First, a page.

To me the interesting questions in Canarsie aren't what went wrong: they are: what went right? And given the decline of many inner suburbs, does Canarsie have a future?
Saturday, August 27, 2011
Looks like as I write this on Saturday, Hurricane Irene has hit North Carolina and is poised to strike the Northeast tonight or tomorrow. It's not particularly strong (as hurricanes go) but it's incredibly wide, so a lot of people will be affected. I'm currently looking at a baseball game that was moved up a day for a doubleheader. Major hurricanes and their aftermaths bring all sorts of land use and other legal issues into focus (see, e.g., Robin Paul Malloy, ed., Law and Recovery from Disaster: Hurricane Katrina (Ashgate 2009).
But right now I'll just offer a few basic observations from experience living on the Gulf Coast. Growing up in New York I had no experience with hurricanes. Since living here I've been through the storm or the aftermath of Tropical Storm Allison and Hurricanes Katrina, Rita, and Ike.
The most important decision is whether to stay or go. On this question you should really trust the authorities. In 2005, Houston was the major evacuation center from New Orleans for Hurricane Katrina. Having volunteered to help with the 100,000+ refugees in person and being well tuned-in to the scenes of the destruction, suffering, and lawlessness in the aftermath, many Houstonians instinctively decided to evacuate several weeks later when Hurricane Rita bore down on the Southeast Texas coast. But the mass evacuation turned out to be miserable--or worse--for most. The entire state's highways were gridlocked, all the gas stations were sucked dry, and the majority of evacuees either spent 24+ hours on the road (in 100 degree heat) or got stranded.
Most local governments now have fairly sophisticated data on where storm surges (which are the most dangerous parts of hurricanes) are going to hit. During Hurricane Ike in 2008, the civil authorities did an outstanding job in communicating exactly which low-lying areas needed to evacuate, while the word of the day to everyone else was to "hunker down." This turned out to be quite effective. You can see that New York City has something similar with it's pre-planned hurricane zones and it's order as of this writing to evacuate Zone A. Ike devastated Galveston but loss of life was kept down and the 4+ million in Houston handled it much better than Rita.
If you rely on public transportation, prepare for it to be shut down. New York has already closed the subway. Don't plan to drive unless you have to. In fact, if you do "hunker down," get your hands on as much stuff as possible, particularly water, ice, batteries. Gas up and get cash now. Get some food that will last a week or more. Tie down or move indoors anything that could become a projectile. There are lots of hurricane-preparedness websites out there (even Louisianan James Carville has chimed in) so I won't repeat everything you'll find there. Prepare to be without electricity, internet, or cell phone service. If you have relatives or friends in the interior, it's a good idea to contact them now and ask them to serve as a "rally point" for communications or even to meet up with family in case power and communications go out for a while after the storm.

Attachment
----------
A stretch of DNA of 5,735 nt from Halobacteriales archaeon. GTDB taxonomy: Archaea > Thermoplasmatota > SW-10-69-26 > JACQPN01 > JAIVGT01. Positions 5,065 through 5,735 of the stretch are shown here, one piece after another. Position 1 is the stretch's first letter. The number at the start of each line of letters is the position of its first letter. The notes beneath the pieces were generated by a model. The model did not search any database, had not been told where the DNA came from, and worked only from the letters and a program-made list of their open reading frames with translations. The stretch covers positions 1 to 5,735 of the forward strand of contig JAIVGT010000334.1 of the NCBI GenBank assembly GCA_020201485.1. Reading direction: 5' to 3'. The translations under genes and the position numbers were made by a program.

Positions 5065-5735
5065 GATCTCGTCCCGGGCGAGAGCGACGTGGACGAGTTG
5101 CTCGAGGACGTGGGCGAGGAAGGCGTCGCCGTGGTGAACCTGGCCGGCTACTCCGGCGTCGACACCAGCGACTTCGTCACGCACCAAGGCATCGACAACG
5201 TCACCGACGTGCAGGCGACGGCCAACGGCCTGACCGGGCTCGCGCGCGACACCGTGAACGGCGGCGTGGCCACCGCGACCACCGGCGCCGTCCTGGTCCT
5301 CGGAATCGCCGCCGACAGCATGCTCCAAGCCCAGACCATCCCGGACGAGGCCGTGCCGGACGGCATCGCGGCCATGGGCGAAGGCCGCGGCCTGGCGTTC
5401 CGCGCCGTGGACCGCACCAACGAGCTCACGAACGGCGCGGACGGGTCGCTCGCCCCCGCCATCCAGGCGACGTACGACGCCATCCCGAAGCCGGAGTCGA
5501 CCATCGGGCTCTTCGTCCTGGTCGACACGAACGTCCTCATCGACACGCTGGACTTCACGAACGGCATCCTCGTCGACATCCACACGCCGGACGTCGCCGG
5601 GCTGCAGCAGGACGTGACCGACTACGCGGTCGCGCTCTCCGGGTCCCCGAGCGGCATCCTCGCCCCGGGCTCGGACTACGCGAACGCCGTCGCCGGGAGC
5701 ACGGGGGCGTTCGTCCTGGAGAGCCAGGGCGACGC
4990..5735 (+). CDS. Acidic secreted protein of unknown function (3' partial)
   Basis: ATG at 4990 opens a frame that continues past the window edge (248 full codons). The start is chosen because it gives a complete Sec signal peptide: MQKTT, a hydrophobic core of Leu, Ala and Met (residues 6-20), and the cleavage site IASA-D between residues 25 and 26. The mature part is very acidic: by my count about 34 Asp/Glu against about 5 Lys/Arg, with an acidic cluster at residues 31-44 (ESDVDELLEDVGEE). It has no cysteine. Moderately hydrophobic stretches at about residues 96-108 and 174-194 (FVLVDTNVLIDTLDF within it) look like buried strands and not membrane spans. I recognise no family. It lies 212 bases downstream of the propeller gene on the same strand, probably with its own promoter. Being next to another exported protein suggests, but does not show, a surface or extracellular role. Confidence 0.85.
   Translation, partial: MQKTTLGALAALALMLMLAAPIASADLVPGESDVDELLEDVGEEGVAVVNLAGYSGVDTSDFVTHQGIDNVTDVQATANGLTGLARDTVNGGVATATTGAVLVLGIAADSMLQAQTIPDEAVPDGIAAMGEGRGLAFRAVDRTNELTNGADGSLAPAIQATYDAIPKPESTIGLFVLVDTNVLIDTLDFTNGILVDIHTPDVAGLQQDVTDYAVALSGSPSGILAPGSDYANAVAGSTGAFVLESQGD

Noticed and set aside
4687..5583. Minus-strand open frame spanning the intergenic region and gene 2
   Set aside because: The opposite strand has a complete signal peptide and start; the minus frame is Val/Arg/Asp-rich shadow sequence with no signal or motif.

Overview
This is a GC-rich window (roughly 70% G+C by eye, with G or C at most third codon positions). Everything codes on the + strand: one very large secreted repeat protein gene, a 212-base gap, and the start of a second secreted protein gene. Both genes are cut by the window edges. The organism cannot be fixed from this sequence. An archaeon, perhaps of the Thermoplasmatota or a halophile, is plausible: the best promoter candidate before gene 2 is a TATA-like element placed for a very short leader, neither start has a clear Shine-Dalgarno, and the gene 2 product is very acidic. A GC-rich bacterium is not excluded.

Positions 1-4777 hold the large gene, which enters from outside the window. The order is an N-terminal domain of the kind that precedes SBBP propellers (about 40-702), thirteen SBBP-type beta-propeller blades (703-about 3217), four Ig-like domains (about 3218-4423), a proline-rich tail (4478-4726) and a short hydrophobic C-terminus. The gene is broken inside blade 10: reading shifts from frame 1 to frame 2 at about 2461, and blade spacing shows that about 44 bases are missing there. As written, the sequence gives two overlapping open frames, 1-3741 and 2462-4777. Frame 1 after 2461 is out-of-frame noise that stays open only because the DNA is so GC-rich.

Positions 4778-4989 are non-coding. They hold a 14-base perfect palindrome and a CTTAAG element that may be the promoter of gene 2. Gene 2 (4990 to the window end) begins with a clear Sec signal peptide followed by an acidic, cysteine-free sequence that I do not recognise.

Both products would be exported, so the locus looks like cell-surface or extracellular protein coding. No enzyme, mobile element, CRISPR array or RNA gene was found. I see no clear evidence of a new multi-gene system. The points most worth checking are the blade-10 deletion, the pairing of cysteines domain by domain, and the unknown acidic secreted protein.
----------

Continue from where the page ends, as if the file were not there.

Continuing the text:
Bottom line, take it seriously. Don't assume that the danger is linked to the "cat" number--Allison was downgraded to a Tropical Storm before it hit Houston, and did more damage than any of the other hurricanes (just ask my friends at the University of Houston Law Center). But don't overreact by fleeing if you don't need to or without proper supplies. Go ahead and have that hurricane party, and bond with neighbors in the cleanup, but not until after you've done everything you can to prepare. Remember, it it turns out to be not as bad as you thought, that's a good thing. Prepare for the worst and hope for the best. Hopefully you'll all safely bid Goodnight Irene.
UPDATE: Looks like the storm has moved into New England towards Canada, and it turned out to be not as bad as anticipated. Great news. Some pundits will predictably complain that it was overhyped, but that's doing a disservice to everyone involved, and hopefully will not cause excessive underreaction next time. These are incredibly dangerous and destructive events, and once people start dying it's too late to change your mind and start taking it seriously. Better safe than sorry, and it doesn't hurt to have a dress rehearsal in an area of the country that doesn't have as much experience responding to this particular type of emergency.
Wednesday, August 17, 2011
The renaissance of many of New York's parks--such as Central Park and Bryant Park--after decades of neglect has been one of the more visible urban sucess stories of the last decade or so. In a City Journal piece titled Parks and Re-creation: How private citizens saved New York's public spaces, Laura Vanderkam attributes this to the innovative public-private partnerships that were created to finance and manage them outside of the City's parks bureaucracy: